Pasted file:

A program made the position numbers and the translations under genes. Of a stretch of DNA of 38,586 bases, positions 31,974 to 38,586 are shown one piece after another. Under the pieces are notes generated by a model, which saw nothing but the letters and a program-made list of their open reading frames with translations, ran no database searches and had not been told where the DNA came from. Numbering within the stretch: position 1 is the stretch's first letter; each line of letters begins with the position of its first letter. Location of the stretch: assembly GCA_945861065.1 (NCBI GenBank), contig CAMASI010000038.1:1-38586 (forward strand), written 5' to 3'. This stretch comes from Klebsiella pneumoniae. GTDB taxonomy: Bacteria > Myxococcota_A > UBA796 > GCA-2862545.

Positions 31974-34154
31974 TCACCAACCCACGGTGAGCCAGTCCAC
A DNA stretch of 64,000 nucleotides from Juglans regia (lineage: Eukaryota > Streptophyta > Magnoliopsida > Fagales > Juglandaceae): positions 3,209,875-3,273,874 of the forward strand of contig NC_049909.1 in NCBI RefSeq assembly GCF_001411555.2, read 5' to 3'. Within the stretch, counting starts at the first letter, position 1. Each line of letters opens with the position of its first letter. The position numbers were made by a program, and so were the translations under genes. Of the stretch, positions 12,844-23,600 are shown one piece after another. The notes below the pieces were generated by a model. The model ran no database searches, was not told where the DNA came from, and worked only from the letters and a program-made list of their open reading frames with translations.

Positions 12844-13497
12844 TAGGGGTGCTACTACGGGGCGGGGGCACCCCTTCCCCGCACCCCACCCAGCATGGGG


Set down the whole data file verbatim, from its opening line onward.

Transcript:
A program made the position numbers and the translations under genes. Of a stretch of DNA of 38,586 bases, positions 31,974 to 38,586 are shown one piece after another. Under the pieces are notes generated by a model, which saw nothing but the letters and a program-made list of their open reading frames with translations, ran no database searches and had not been told where the DNA came from. Numbering within the stretch: position 1 is the stretch's first letter; each line of letters begins with the position of its first letter. Location of the stretch: assembly GCA_945861065.1 (NCBI GenBank), contig CAMASI010000038.1:1-38586 (forward strand), written 5' to 3'. This stretch comes from Klebsiella pneumoniae. GTDB taxonomy: Bacteria > Myxococcota_A > UBA796 > GCA-2862545.

Positions 31974-34154
31974 TCACCAACCCACGGTGAGCCAGTCCAC
A DNA stretch of 64,000 nucleotides from Juglans regia (lineage: Eukaryota > Streptophyta > Magnoliopsida > Fagales > Juglandaceae): positions 3,209,875-3,273,874 of the forward strand of contig NC_049909.1 in NCBI RefSeq assembly GCF_001411555.2, read 5' to 3'. Within the stretch, counting starts at the first letter, position 1. Each line of letters opens with the position of its first letter. The position numbers were made by a program, and so were the translations under genes. Of the stretch, positions 12,844-23,600 are shown one piece after another. The notes below the pieces were generated by a model. The model ran no database searches, was not told where the DNA came from, and worked only from the letters and a program-made list of their open reading frames with translations.

Positions 12844-13497
12844 TAGGGGTGCTACTACGGGGCGGGGGCACCCCTTCCCCGCACCCCACCCAGCATGGGG